Conversation Group Locking

We’ve now seen the power of conversation groups as a means by which to introduce some logical organization to sets of conversations. But conversation groups play a much bigger role in the overall Service Broker infrastructure.

Since the Service Broker is a database engine technology and supports all of the same ACID rules as any other data in your database, it should come as no surprise to hear that it uses locking (and, as a consequence, blocking) to achieve isolation. One might, at first glance, assume that the granularity of the locks will be at the conversation or dialog level. But the designers of Service Broker realized that some processes are much more distributed than a single conversation – so locking instead occurs at the granularity of conversation groups.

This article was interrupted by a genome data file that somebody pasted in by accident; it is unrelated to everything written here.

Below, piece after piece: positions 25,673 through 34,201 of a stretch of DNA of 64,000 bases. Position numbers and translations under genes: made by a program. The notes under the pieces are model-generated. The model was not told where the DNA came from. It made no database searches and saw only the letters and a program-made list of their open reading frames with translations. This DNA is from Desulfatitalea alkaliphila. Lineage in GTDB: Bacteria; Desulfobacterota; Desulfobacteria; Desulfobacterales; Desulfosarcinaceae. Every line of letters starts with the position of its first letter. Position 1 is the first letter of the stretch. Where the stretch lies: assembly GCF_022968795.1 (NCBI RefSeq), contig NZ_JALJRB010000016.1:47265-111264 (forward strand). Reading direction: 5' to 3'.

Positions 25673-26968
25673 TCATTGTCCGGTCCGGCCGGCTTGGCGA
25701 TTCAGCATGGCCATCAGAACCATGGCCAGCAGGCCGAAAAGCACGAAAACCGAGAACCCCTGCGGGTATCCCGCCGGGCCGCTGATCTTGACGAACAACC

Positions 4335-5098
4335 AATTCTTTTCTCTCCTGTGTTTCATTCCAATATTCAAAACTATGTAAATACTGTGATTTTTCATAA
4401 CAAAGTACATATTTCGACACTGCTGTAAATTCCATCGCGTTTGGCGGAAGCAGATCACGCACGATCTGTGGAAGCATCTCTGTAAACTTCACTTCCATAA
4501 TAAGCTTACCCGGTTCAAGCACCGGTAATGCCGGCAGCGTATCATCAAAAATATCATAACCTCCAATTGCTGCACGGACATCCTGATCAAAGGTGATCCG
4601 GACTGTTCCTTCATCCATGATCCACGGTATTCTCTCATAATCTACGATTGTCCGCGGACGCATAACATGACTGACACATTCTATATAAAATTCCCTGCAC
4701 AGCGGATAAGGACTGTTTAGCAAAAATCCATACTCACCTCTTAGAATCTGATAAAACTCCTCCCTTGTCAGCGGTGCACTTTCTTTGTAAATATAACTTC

If you’ve been following along and running the examples, you should have two conversing dialogs at this point, each with an initiator on the same conversation group. We can use these dialogs to examine the ins and outs of conversation group locking.

First we’ll send a message from the Target2 service to the initiator:

To show the effects of locking, open a new SSMS window, begin a transaction and do a RECEIVE for the conversation group:

Back in this window, let’s try sending a message to the Target service:

As you can see, we’re blocked, even though we’re sending a message on a different conversation than the one that we’ve received a message on. The net effect is that the entire group represents a single transactional unit – a powerful concept, if you need to do several subtasks as part of some bigger piece of work.